As seen from these POW images, not all of war’s worst victims die on the battlefield.
When Everett Alvarez Jr. signed up for the U.S. Air Force in 1960, he didn’t imagine that he would become the first and nearly longest-held American prisoner of war in Vietnam; he just wanted to fly.
Alvarez, the son of two poor Mexican immigrants, had just graduated as an engineer from Santa Clara University and hoped his service in the Air Force could be a stepping stone to becoming an astronaut.
Those dreams changed when his plane was shot by an anti-aircraft gun while flying on a bombing run on Hanoi, forcing him to eject from his plane. Alvarez was quickly captured by the North Vietnamese forces and brought to the infamous H?a Lò Prison, sarcastically referred to as the “Hanoi Hilton” by its prisoners.
In H?a Lò Prison, Alvarez was beaten and tortured. He was fed feathered blackbirds and fed almost nothing for months. He was interrogated constantly, though he refused to give up any information. At one point, he had his wrists cut and was beaten so badly that, even after multiple surgeries back home, his hands still shake.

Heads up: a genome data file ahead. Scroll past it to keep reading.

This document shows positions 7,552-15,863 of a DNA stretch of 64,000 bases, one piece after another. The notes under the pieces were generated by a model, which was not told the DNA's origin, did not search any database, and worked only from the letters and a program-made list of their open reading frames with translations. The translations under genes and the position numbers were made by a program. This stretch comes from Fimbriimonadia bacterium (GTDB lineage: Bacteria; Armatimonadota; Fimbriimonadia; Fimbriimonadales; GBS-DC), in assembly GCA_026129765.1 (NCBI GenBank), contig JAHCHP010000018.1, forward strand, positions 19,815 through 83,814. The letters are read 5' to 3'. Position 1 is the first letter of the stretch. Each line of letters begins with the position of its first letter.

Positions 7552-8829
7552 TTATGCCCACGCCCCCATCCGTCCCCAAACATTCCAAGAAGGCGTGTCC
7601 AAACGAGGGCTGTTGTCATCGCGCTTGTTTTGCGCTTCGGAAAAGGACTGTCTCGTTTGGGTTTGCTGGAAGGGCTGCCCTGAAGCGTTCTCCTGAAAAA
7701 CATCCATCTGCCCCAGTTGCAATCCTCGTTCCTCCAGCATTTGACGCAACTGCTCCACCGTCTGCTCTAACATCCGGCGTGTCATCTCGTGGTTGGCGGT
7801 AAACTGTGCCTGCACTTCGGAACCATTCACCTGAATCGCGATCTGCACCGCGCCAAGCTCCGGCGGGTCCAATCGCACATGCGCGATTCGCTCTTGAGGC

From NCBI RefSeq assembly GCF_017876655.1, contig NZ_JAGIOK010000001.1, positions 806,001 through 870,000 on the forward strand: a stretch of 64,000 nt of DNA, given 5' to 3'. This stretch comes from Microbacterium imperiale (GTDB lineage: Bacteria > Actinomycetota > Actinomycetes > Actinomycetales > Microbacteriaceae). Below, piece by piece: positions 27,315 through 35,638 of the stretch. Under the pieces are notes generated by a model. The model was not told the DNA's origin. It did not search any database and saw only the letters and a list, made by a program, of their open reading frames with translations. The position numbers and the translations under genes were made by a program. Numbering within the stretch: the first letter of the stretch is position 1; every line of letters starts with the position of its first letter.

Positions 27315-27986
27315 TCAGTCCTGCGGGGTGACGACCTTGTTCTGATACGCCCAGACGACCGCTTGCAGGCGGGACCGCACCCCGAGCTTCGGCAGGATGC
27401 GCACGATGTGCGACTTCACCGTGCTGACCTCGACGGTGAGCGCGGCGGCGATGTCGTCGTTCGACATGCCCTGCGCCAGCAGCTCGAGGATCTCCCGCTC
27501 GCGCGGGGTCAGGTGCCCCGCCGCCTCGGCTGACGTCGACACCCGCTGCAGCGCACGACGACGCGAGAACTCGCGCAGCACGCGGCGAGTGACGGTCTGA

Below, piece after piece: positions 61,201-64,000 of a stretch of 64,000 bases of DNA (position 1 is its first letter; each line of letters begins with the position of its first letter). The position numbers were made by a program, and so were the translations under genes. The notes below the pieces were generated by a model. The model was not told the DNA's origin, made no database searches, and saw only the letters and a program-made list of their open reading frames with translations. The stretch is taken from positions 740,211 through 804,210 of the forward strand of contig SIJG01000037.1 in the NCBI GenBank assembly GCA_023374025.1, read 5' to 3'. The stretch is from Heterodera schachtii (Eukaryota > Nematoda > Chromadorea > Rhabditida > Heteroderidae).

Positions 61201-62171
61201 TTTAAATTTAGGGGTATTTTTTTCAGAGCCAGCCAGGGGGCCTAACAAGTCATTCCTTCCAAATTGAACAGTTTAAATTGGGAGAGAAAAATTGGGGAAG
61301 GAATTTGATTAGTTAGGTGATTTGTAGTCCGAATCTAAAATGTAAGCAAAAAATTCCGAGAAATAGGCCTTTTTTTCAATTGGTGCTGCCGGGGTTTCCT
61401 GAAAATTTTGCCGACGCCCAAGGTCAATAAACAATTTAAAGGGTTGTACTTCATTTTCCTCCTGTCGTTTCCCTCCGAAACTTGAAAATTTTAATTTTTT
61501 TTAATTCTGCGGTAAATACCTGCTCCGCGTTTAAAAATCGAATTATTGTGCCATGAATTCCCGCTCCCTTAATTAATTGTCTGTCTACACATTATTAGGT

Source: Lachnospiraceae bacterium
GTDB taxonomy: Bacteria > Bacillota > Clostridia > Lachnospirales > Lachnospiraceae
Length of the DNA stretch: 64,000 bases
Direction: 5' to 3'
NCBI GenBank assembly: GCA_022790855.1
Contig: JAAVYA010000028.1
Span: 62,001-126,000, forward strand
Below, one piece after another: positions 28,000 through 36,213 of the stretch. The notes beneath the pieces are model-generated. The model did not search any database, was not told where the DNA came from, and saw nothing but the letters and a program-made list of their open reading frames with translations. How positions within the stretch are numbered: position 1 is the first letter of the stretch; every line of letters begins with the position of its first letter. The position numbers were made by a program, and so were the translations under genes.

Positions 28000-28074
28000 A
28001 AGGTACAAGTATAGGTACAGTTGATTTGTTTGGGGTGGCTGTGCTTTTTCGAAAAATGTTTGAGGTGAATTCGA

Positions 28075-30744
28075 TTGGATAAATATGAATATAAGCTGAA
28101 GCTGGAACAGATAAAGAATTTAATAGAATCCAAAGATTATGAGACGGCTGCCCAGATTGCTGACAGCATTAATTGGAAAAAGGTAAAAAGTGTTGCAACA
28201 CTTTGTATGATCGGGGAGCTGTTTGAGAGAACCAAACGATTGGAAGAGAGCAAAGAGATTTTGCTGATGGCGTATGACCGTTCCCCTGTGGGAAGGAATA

After nearly nine years in prison, Alvarez was finally released at the end of the war and now lives in Virginia, where he runs a multimillion-dollar IT consulting firm. However, his scars remain.
From Vietnam to World War II and back through history, prisoners of war have existed for as long as war itself. Since the time of humankind’s first armed conflicts, there have been numerous incentives to capture rather than immediately kill enemy forces. For one, it gives an army the ability to trade captive soldiers for prisoners taken by the other side. In addition, prisoners of war were also often used for their labor, sold into slavery, or killed in ritual sacrifice.
In modern times, prisoners of war are rarely sacrificed or sold to slavers, but that doesn’t mean that conditions have uniformly become better. While the severity of the horrors at prison camps are dependent on the army in question, as well as the conflict they are engaged in, being a prisoner of war, even in modern times, can be accompanied by such horrors as starvation, torture, and death.
The images below reveal how the experience of prisoners of war has changed over time, and how it has, tragically, remained the same.